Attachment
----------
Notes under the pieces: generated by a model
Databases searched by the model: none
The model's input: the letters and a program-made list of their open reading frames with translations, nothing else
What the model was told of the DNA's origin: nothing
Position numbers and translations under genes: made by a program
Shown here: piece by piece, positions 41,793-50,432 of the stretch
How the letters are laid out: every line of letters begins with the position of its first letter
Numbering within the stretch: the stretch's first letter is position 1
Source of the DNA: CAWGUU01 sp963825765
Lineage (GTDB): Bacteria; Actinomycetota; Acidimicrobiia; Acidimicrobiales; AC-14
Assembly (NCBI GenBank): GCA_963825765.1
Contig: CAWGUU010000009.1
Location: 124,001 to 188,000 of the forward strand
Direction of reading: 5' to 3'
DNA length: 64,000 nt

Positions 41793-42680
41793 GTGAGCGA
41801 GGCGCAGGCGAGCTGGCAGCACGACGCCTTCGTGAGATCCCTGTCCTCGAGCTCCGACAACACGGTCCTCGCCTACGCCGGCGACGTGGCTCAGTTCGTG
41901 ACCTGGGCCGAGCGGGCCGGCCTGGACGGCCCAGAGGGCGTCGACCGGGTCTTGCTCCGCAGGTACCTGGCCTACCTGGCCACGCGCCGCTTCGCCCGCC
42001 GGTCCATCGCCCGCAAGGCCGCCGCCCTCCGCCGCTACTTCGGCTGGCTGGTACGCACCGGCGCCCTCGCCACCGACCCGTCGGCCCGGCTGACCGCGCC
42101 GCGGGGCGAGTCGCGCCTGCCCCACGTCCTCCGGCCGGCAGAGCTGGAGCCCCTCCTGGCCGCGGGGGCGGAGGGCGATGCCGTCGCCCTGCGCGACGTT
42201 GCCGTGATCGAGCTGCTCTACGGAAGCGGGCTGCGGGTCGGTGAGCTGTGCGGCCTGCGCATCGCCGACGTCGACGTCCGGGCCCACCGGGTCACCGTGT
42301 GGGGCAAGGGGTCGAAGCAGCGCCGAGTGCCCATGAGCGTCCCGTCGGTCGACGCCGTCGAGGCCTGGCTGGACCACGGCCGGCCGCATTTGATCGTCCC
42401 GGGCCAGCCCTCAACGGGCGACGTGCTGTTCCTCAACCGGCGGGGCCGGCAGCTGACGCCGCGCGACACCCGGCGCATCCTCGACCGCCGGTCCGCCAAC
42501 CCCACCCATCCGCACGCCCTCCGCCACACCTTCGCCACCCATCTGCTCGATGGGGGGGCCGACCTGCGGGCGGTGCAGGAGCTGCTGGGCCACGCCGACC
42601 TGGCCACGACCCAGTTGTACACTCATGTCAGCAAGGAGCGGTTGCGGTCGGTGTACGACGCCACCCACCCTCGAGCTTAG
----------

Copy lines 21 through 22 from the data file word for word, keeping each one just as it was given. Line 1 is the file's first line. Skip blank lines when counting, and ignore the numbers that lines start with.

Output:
42101 GCGGGGCGAGTCGCGCCTGCCCCACGTCCTCCGGCCGGCAGAGCTGGAGCCCCTCCTGGCCGCGGGGGCGGAGGGCGATGCCGTCGCCCTGCGCGACGTT
42201 GCCGTGATCGAGCTGCTCTACGGAAGCGGGCTGCGGGTCGGTGAGCTGTGCGGCCTGCGCATCGCCGACGTCGACGTCCGGGCCCACCGGGTCACCGTGT